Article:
By Craig Buckler

10 Reasons You Should Consider Freelancing

By Craig Buckler

I’ve been a freelance web developer for more than eight years. It’s allowed me to write for SitePoint during the past six years and since this is my 1,000th article (cue fireworks and fanfares), I thought it was time to share my experiences of the freelancing world.

Going freelance is a scary step. I dithered for far too long and wish I’d done it years earlier. Perhaps you will too…

1. You have a skill

If you’re a developer or designer you have a skill relatively few possess. Don’t underestimate your knowledge and talent; others want your expertise. You’re also in a young industry where demand has always outstripped supply. It’s difficult to find good people but, if you’re one of them, you’ll regularly have more work than you can handle.

2. You’re not afraid of hard work

In most companies 20% of people do 80% of the work. If you consider yourself part of that 20%, freelancing could be a great option. But remember:

  • There’s no hiding place. Unlike salaried employees, it’s easy to dispose of your services if you don’t deliver.
  • You’ll be completing direct work for clients and indirect work for your company: marketing, sales calls, accounts, tax, etc.

3. You want to live the dream!

Most people dream of running their own business but few ever take the final plunge. You may not be the CEO of Apple but, as a freelancer, you’re responsible for a small company. It will be daunting but it’s probably easier than you expect.

Freelancing will take over your life but most jobs do.

4. You thrive on variety

Good freelancers can pick and choose the jobs they want to tackle. I often take roles which interest me rather than a better-paid tedious task. You can also diversify; article writing, training courses, photography, video editing, game creation and more are all possible. I’m paid to write this!

5. You want flexibility

Do you have a dentist appointment? Do you want to see your kid’s school play? Do you fancy a day off? Do you feel the urge to migrate a database at 4am?

Freelancing need not be a nine-to-five job. While most clients will expect you to be contactable, you’re not an employee; if you’re not working, you don’t get paid. You’ll never need to complete an absence request form ever again!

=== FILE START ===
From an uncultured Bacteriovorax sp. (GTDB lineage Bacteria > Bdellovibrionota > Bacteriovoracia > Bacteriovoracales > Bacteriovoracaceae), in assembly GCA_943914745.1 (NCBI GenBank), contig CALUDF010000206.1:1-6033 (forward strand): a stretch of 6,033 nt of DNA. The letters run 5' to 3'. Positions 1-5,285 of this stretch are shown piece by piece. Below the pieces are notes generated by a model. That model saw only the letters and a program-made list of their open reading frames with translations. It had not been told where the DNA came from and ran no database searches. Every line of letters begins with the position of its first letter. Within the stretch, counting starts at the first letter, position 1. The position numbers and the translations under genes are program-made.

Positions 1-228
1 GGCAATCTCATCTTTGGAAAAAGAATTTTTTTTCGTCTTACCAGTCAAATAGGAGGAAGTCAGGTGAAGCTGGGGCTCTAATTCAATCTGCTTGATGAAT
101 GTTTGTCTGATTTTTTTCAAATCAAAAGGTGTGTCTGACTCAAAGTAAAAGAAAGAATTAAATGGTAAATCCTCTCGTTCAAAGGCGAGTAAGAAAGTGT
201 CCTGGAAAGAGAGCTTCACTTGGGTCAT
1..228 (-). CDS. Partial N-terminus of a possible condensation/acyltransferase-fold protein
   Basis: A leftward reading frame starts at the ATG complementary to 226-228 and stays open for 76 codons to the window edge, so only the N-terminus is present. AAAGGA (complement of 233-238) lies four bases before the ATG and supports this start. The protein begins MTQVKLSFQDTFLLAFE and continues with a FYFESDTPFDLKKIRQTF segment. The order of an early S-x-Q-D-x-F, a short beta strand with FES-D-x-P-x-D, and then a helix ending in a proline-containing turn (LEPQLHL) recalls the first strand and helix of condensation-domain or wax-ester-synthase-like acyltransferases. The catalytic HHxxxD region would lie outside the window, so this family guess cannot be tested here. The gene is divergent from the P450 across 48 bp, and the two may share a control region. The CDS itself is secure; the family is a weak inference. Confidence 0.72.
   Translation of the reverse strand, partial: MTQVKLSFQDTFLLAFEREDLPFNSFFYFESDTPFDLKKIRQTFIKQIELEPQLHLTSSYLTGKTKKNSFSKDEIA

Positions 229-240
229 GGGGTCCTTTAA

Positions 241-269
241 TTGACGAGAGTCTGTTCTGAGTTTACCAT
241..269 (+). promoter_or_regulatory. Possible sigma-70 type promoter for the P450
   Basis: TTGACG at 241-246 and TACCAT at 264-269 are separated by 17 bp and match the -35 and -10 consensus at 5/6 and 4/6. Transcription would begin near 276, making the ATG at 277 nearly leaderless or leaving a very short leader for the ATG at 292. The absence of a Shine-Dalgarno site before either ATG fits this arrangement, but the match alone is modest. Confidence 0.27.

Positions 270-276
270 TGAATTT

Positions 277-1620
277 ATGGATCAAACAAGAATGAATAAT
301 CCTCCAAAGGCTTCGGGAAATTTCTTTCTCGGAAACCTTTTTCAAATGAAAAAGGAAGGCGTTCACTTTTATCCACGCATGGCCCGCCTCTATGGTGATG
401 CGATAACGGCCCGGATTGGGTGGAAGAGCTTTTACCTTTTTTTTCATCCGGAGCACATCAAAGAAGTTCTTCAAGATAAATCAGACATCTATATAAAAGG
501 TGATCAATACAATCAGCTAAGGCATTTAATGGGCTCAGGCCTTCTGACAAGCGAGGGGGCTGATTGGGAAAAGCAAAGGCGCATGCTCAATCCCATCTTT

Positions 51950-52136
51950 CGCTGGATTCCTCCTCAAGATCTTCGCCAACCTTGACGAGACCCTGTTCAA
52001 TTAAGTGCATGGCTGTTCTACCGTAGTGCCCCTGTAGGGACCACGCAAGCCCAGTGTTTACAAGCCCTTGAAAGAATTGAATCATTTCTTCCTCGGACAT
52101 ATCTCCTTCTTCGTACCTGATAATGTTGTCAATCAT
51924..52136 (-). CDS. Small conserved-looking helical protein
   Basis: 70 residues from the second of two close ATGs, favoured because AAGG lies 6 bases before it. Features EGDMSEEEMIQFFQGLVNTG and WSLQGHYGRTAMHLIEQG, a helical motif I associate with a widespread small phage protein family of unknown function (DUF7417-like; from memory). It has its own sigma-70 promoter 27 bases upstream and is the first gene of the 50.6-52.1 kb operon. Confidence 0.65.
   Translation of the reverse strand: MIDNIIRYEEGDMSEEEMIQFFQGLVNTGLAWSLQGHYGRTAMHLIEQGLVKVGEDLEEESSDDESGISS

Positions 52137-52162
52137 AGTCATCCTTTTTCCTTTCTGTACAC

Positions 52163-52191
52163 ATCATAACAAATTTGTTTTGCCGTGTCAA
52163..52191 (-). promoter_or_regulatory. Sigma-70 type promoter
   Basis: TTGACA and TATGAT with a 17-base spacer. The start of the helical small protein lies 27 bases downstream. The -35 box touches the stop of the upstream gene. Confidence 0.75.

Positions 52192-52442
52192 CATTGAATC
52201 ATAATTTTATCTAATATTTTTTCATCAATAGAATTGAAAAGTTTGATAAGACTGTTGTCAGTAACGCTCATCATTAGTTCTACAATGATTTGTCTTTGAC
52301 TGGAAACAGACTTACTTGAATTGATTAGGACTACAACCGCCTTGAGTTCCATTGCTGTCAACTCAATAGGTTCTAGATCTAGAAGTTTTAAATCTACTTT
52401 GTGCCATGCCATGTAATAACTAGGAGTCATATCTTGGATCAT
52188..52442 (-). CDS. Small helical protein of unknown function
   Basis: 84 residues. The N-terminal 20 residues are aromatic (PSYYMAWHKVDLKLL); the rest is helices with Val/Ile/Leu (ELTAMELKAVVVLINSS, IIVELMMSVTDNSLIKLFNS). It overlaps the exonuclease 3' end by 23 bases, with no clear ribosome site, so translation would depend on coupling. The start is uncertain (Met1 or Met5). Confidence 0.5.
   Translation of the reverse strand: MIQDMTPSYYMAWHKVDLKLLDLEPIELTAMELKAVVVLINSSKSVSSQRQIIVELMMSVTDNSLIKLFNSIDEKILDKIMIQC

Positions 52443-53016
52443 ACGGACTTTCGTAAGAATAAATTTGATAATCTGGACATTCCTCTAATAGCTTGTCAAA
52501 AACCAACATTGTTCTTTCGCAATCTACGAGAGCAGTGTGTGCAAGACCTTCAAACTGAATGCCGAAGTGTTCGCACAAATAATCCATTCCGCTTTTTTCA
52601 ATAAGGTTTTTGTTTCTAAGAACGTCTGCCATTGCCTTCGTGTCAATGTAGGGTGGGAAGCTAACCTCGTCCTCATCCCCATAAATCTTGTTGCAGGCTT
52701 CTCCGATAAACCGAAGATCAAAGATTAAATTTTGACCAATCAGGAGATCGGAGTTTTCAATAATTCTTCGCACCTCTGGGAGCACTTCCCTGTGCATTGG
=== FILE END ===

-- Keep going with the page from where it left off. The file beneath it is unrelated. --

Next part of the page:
6. You want to do what you love

The top employees in any company are ultimately promoted. That may be a good thing but it normally means doing less interesting work as you step up the management hierarchy. If you’re unlucky, you’ve just risen to your level of incompetence. If you’re unlucky, you’ve just been bypassed for promotion by someone less competent!

Freelancers can concentrate on what they enjoy — presuming someone is willing to pay for that work.

7. Less discrimination

Your gender, age, race, looks, disabilities, location and education are (normally) less of issue in the freelance world. That’s easy for me to say as an attractive 21 year-old able-bodied white male but, the point is, you’re a temporary worker and may never meet your clients. I wouldn’t suggest freelancing “solves” discrimination but it’s more important you can do the job. A client’s personal preferences and prejudices are less evident.

8. You can escape corporate culture

Good freelancers can slot into a variety of teams, working practices and corporate cultures. But, even with a long-term contract, you’re still outside the normal company structure. You’ll rarely be invited to pointless meetings. You’re not subject to tedious assessment procedures. You need never indulge in pointless office politics or power games.

The most unusual benefit: everyone listens to you. Bizarrely, people often trust independent advisers over and above their own employees — even when they’re saying exactly the same thing!

9. Job security

At best, job security in any employed role is an illusion. You’re a month away from redundancy no matter what the company’s prospects. Of course, freelancers are only one minute away from contract termination but:

  • it’s less catastrophic; you have the processes in place to move to your next project